A women’s soccer team from Tibet was denied U.S. travel visas to participate in an April tournament in Dallas.
Members of the team had their visa request denied by the U.S. Embassy in New Delhi, India, because they “have no good reason to visit the U.S.,” according to ESPN.com. Other players, who live in Nepal, had interviews in February, but have not heard a final decision.
The team is comprised of members who arrived in India and Nepal as refugees from Tibet, according to Cassie Childers, the New Jersey native who serves as the coach and executive director for Tibet Women’s Soccer.
The Dallas Cup youth tournament is a boys’ event, but the Tibetan team was invited to attend as guests, lead a parade at the Cotton Bowl, and compete against the Southern Methodist University women’s soccer team, former Cup director and current event ambassador Gordon Jago told The Dallas Morning News.
The event draws both regional and international talent, and has a tradition of boosting ethnic and cultural diversity by inviting and sponsoring certain clubs. In the past, a team from Northern Ireland featuring both Catholic and Protestant players was invited, as was an Israeli team with both Muslim and Jewish players.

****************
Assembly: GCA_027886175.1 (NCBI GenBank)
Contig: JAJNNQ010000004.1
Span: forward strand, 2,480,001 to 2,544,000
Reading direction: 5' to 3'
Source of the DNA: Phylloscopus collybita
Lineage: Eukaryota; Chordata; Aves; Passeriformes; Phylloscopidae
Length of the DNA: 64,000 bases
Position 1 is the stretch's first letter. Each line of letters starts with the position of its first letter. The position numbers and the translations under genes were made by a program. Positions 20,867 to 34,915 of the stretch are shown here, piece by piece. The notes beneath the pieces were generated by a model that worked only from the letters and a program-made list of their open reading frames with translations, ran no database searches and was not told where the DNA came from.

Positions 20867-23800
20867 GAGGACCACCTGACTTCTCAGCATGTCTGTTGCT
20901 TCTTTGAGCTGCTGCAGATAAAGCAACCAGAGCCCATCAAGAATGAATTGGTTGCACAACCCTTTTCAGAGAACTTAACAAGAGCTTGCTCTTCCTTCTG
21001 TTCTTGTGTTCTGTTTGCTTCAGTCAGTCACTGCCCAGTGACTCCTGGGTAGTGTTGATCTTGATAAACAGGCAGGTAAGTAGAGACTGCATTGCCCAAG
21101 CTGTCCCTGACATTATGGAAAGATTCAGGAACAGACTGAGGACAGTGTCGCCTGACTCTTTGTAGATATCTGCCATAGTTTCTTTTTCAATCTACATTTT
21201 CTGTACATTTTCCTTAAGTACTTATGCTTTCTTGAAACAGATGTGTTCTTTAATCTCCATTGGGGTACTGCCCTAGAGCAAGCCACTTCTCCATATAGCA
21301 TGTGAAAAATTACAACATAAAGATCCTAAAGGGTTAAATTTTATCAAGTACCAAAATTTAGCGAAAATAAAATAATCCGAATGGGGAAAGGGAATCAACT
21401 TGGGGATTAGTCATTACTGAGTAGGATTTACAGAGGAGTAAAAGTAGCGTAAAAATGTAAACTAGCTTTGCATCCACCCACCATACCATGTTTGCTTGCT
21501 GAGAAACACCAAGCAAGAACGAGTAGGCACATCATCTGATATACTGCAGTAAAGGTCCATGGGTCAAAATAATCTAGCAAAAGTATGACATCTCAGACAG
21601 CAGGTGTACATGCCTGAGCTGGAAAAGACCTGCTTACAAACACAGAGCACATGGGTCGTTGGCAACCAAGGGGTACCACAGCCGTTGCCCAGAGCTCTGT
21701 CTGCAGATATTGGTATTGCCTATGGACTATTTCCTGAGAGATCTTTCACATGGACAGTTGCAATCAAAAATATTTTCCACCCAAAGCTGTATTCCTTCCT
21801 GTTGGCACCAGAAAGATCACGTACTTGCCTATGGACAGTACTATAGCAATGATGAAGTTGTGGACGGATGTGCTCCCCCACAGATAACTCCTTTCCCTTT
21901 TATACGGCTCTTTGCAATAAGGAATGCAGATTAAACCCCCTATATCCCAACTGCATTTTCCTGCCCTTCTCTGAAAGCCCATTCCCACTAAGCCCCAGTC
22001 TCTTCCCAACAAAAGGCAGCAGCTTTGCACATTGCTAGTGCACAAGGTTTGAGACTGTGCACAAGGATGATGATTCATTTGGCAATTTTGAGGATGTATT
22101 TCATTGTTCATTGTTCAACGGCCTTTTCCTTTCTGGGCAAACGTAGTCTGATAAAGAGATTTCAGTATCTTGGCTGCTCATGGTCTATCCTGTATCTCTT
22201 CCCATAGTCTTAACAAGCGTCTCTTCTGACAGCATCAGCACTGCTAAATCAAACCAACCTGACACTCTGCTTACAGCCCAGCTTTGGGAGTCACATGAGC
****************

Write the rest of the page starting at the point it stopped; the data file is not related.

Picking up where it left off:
Tournament organizers raised money to help the Tibetan team pay for meals and for them to visit Six Flags and attend a Dallas Mavericks game.
“We wanted them to be here,” Jago told The Dallas Morning News. “We wanted to give them a trip that they would remember for the rest of their lives.”
A State Department official said that it does not discuss the details of individual visa cases, but did say that the government’s position on Tibet has not changed under President Trump’s administration. The U.S. government recognizes Tibet as part of the People’s Republic of China, and Tibet is not a region impacted by the administration’s travel ban.